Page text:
U.S. health insurance companies had a significant upward turn in profitability in 2017 as net income more than doubled to $21.7 billion at third-quarter 2017 compared with $9.4 billion in the same prior-year period.
According to A.M. Best's 2018 Review/Preview special report, favorable operating performance of insurers' other lines of business helped to offset weaker - albeit greatly improved - earnings from the health exchange business.
The Best's Market Segment Report, titled, 'U.S. Health: 2018 Review & Preview,' states that despite sizable losses on Affordable Care Act (ACA) exchange business in recent years, operating performance has improved, driven by multiple years of high rate increases, combined with stability in membership. Premium growth has slowed as the large membership increases experienced in 2014 and 2015 from the exchange and Medicaid expansion have abated. The slower rate of premium growth, combined with higher earnings, has allowed risk-adjusted capitalization to improve. Still, many health plans have exited or scaled back their exposure to the exchanges due to the losses from this membership, and smaller carriers or ones heavily concentrated in this segment in particular have experienced significant negative impacts. Incremental regulatory changes targeting the ACA's structure were implemented in 2017, with further efforts expected in 2018. A.M. Best is concerned about the ability of smaller and less sophisticated carriers' ability to react to market changes.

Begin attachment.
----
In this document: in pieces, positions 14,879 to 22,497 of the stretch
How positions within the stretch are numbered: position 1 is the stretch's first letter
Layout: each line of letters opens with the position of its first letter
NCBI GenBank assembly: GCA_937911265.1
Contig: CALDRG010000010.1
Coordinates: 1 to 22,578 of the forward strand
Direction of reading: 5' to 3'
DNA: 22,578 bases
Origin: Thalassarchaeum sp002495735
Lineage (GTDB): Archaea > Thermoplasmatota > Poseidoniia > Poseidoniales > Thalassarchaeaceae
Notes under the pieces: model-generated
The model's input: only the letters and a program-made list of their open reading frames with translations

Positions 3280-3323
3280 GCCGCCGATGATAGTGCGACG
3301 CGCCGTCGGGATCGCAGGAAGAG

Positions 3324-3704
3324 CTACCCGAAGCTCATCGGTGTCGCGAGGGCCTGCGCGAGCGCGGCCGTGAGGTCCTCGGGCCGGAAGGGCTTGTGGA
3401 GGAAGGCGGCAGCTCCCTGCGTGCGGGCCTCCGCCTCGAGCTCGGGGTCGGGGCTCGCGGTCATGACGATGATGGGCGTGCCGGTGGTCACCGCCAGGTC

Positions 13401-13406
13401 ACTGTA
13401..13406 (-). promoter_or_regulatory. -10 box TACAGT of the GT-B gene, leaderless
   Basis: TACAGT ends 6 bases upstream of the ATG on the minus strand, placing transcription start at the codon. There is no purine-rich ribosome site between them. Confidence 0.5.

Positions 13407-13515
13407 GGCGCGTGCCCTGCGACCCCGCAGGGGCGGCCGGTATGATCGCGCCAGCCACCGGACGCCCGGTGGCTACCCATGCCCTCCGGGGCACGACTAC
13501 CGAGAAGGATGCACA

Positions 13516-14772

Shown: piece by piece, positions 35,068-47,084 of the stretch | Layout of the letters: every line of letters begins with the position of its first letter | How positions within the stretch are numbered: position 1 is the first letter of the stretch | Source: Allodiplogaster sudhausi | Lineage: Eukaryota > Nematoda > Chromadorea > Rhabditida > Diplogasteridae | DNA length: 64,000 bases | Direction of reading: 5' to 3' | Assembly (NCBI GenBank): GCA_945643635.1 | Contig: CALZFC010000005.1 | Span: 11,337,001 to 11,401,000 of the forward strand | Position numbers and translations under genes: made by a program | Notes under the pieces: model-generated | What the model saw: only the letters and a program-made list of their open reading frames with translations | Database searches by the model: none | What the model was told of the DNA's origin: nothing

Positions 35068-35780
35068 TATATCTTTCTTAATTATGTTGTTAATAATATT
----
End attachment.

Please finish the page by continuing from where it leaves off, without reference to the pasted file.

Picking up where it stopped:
According to the report, as the rate of growth for overall medical spending continues to rise, many health insurers are partnering or acquiring capabilities to diversify their operations and support members with coordinated services, i.e., one-stop shopping opportunities. A.M. Best expects this vertical integration of health care service companies, such as the announced CVS Health Corp.'s acquisition of Aetna, to continue. These types of acquisitions and partnerships may differ by size and scope, but contain common themes: delivery of health care; quality outcomes; data analytics; and, ultimately, cost savings.
The report also notes that average underwriting gains at non-public Blue Cross Blue Shield companies were very strong for the first nine months of 2017, growing to approximately $180.7 million compared with $16.4 million for the same period in 2016. Growth in the Medicare Advantage and Medicaid segments helped strengthen margins and earnings of the publicly traded national managed care carriers. For these insurers, net income grew year over year by 27% to $16.1 billion at third-quarter 2017.
A.M. Best revised its market outlook on the U.S. health insurance industry to stable from negative for 2018, as no significant deterioration in general market conditions is expected near term. The main challenge for insurers in 2018 will be not profitability, but revenue growth. The commercial group market has been static for several years. Similarly, the growth of the individual exchange product has been limited, owing to very high rates and low affordability. States that adopted the ACA have already implemented Medicaid expansion, and very few others are still considering expansion. Given the low chances of robust enrollment and a rise in revenue for these three segments, A.M. Best believes Medicare Advantage likely will be the main source of growth for the health insurance industry. The competition in this segment has intensified, as Blue Cross Blue Shield and regional plans have been developing capabilities to try to capture a larger share of that market.
To access a copy of this report, please visit http://www3.ambest.com/bestweek/purchase.asp?record-code=270415 .
A.M. Best is the world's oldest and most authoritative insurance rating and information source.